Is your outdoor plumbing ready for winter? It still makes sense to winterize outdoor faucet plumbing in Portland even after the first frost of the season. With how the weather changes in the Pacific Northwest, it makes sense to prepare for cold temperatures that could be right around the corner.

You are probably familiar with the foam domes that go over the spigot (otherwise known as a hose bib), but there is more you can do to winterize outdoor faucets. Many of these steps can be done by you, the homeowner, and will go a long way to preventing outdoor faucets from freezing.

Winterize Outdoor Faucets

When freezing temperatures are on the horizon, it’s time to protect your home’s plumbing. Because it’s all connected at some point, here’s how you can safeguard both exterior and interior plumbing:

  • Inspections
  • Hose Bib Covers
  • Shut Off Valves
  • Frost Free Faucets
  • Pipe Insulation


Check all your outdoor faucets and look for damage that needs repairing. If you find openings around the hose bib, you can fill the area with insulation. Many home improvement stores sell expanding foam that will fill all nooks and crannies. They may not have much R-value, but it will prevent cold temps, winds, etc. from getting in behind the walls.

Also, remove all garden hoses, splitters, or other fittings that you have attached to the hose bib. That will make it easier for any remaining water to drip out. And you’ll protect them from freezing as well by storing them in a shed, garage, or an interior utility closet.

Hose Bib Covers

Even though it may not seem like much protection, when you install an outdoor faucet cover, you protect the faucet from the brutally cold winds that come blowing through.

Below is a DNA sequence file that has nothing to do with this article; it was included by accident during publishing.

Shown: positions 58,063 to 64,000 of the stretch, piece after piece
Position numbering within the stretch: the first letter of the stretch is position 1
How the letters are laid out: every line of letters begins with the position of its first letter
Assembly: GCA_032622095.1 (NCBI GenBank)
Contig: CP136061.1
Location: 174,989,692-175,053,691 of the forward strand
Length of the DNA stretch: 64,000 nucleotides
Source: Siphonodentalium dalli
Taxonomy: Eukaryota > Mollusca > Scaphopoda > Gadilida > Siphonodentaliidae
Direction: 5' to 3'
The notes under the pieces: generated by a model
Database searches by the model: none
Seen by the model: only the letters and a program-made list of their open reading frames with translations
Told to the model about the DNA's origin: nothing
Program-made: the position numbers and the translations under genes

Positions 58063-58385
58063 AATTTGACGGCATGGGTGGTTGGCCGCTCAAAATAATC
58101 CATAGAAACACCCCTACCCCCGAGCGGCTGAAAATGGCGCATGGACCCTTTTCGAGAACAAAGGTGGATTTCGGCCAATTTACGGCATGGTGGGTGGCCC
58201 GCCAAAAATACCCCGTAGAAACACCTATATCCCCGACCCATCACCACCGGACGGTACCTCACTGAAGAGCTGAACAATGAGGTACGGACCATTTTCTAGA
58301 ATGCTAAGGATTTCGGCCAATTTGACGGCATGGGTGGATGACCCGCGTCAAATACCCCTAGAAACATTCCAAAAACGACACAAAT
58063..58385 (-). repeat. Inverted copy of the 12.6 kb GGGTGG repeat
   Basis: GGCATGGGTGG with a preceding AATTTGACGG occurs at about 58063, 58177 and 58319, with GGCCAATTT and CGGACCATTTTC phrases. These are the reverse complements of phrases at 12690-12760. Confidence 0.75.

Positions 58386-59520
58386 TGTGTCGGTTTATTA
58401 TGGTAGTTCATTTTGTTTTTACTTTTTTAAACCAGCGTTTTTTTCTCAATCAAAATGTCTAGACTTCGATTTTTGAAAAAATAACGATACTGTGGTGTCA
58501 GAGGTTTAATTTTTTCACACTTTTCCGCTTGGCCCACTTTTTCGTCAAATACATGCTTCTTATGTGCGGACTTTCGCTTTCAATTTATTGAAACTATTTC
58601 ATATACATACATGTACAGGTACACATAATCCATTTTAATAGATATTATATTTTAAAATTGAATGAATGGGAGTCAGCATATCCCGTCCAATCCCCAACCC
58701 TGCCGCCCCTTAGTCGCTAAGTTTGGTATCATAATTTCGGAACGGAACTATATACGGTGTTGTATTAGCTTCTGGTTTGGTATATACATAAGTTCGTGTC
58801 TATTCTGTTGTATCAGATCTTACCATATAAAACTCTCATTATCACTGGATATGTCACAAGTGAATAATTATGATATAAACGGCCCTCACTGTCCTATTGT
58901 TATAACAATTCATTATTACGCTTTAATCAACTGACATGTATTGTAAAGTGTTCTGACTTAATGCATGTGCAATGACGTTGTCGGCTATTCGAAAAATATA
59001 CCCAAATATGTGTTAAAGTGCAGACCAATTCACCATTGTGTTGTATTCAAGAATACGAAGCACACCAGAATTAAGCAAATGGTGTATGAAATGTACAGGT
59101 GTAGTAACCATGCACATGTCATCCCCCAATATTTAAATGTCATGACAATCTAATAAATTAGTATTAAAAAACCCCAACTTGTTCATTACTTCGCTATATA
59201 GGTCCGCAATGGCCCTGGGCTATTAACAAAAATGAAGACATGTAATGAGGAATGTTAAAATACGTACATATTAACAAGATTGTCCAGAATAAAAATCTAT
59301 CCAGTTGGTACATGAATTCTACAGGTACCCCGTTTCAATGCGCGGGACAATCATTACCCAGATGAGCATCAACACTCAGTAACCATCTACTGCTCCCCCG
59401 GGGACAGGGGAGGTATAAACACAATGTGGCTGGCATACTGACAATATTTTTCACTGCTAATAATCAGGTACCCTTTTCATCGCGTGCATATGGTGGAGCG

Shut-Off Valves

If your outdoor faucets have shut-off valves, shut off the water and open the tap to drain the lines. You can leave the faucets open until next spring. If your faucet has a back-flow preventer you’ll need to disconnect it to let the water drain out. The key is to get as much of the water out of the line leading to the hose bib.

Frost Free Faucets

Sometimes referred to as frost proof, frost-free spigots are designed to keep any water in the line from freezing by keeping it away from the exterior wall of your home. Installing this type of hose bib is more involved than a regular outdoor faucet because the stopper is located further down the line than in normal outdoor faucets.

If you want to install a frost-free faucet, we recommend you replace the fixture before the temperature drops so you’re prepared.

Pipe Insulation

Pipe insulation is your best friend if your faucets don’t have shut-off valves. Wrap your faucet with foam insulation and place a styrofoam cap on top. There is also heated tape you can put around exposed pipes under the house, but it needs access to electricity. You can find everything you need to take care of your outdoor spigots at your local hardware or plumbing supply store.

Pipes don’t burst at the point where they freeze. They break from water pressure, usually somewhere between a closed faucet and the frozen section of pipe. When you protect your outdoor plumbing during freezing weather, you reduce the risk of a broken pipe in an exterior wall.

Pipes in exterior walls are vulnerable to cold weather and will cause a lot of damage if they break. Water from a broken pipe will quickly flood your house. If you aren’t around to immediately turn the water off, your home could sustain thousands of dollars worth of damage. If you suspect a plumbing problem or think your pipes have frozen, turn off the water supply and contact a plumber right away.

Other Ways to Protect Your Home During Winter

Sprinkler System

Sprinkler systems need draining and winterizing. You should consult your system’s manual to learn how to take care of the pipes and spigots. You may be able to find the manual on the manufacturer’s website. Winterizing a sprinkler system can be a multi-step job, and you might need a professional to help you out.


Clean your home’s gutters before the weather in Oregon gets cold and wet. Clogged gutters can lead to standing water. That water, combined with pine needles, leaves, and debris can promote rot, mold, or mildew. The backed-up water could leak under shingles, into the roof, or between walls. Freezing water can cause the gutters to expand and break, creating a cold and dirty mess.

Contact Meticulous Plumbing for winter plumbing help. We’re here for you in fair or foul weather.

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